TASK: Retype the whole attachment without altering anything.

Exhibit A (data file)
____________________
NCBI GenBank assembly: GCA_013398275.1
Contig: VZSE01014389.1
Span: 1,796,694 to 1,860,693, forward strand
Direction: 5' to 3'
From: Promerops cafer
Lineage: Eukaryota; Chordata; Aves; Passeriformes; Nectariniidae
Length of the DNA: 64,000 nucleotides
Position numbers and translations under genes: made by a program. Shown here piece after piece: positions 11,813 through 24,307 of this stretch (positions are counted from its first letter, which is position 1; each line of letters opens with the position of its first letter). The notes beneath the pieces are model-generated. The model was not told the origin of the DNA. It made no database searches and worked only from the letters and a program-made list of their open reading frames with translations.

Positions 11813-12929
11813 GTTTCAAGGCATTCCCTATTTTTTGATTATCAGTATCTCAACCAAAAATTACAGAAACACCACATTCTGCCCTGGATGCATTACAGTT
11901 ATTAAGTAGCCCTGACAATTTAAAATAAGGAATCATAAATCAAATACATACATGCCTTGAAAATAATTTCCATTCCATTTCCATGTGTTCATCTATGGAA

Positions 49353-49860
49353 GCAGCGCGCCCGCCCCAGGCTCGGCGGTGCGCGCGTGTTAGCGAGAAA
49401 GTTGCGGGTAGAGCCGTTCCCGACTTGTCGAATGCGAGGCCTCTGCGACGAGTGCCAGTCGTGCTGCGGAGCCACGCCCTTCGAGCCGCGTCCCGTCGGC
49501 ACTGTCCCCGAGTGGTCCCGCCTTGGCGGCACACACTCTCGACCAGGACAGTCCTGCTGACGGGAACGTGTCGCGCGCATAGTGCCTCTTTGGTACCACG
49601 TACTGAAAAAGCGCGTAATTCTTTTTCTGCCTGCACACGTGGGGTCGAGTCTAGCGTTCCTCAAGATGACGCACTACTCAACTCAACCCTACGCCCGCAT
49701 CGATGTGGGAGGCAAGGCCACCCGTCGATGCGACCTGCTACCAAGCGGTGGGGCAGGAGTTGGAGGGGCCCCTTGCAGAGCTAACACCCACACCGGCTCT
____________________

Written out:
NCBI GenBank assembly: GCA_013398275.1
Contig: VZSE01014389.1
Span: 1,796,694 to 1,860,693, forward strand
Direction: 5' to 3'
From: Promerops cafer
Lineage: Eukaryota; Chordata; Aves; Passeriformes; Nectariniidae
Length of the DNA: 64,000 nucleotides
Position numbers and translations under genes: made by a program. Shown here piece after piece: positions 11,813 through 24,307 of this stretch (positions are counted from its first letter, which is position 1; each line of letters opens with the position of its first letter). The notes beneath the pieces are model-generated. The model was not told the origin of the DNA. It made no database searches and worked only from the letters and a program-made list of their open reading frames with translations.

Positions 11813-12929
11813 GTTTCAAGGCATTCCCTATTTTTTGATTATCAGTATCTCAACCAAAAATTACAGAAACACCACATTCTGCCCTGGATGCATTACAGTT
11901 ATTAAGTAGCCCTGACAATTTAAAATAAGGAATCATAAATCAAATACATACATGCCTTGAAAATAATTTCCATTCCATTTCCATGTGTTCATCTATGGAA

Positions 49353-49860
49353 GCAGCGCGCCCGCCCCAGGCTCGGCGGTGCGCGCGTGTTAGCGAGAAA
49401 GTTGCGGGTAGAGCCGTTCCCGACTTGTCGAATGCGAGGCCTCTGCGACGAGTGCCAGTCGTGCTGCGGAGCCACGCCCTTCGAGCCGCGTCCCGTCGGC
49501 ACTGTCCCCGAGTGGTCCCGCCTTGGCGGCACACACTCTCGACCAGGACAGTCCTGCTGACGGGAACGTGTCGCGCGCATAGTGCCTCTTTGGTACCACG
49601 TACTGAAAAAGCGCGTAATTCTTTTTCTGCCTGCACACGTGGGGTCGAGTCTAGCGTTCCTCAAGATGACGCACTACTCAACTCAACCCTACGCCCGCAT
49701 CGATGTGGGAGGCAAGGCCACCCGTCGATGCGACCTGCTACCAAGCGGTGGGGCAGGAGTTGGAGGGGCCCCTTGCAGAGCTAACACCCACACCGGCTCT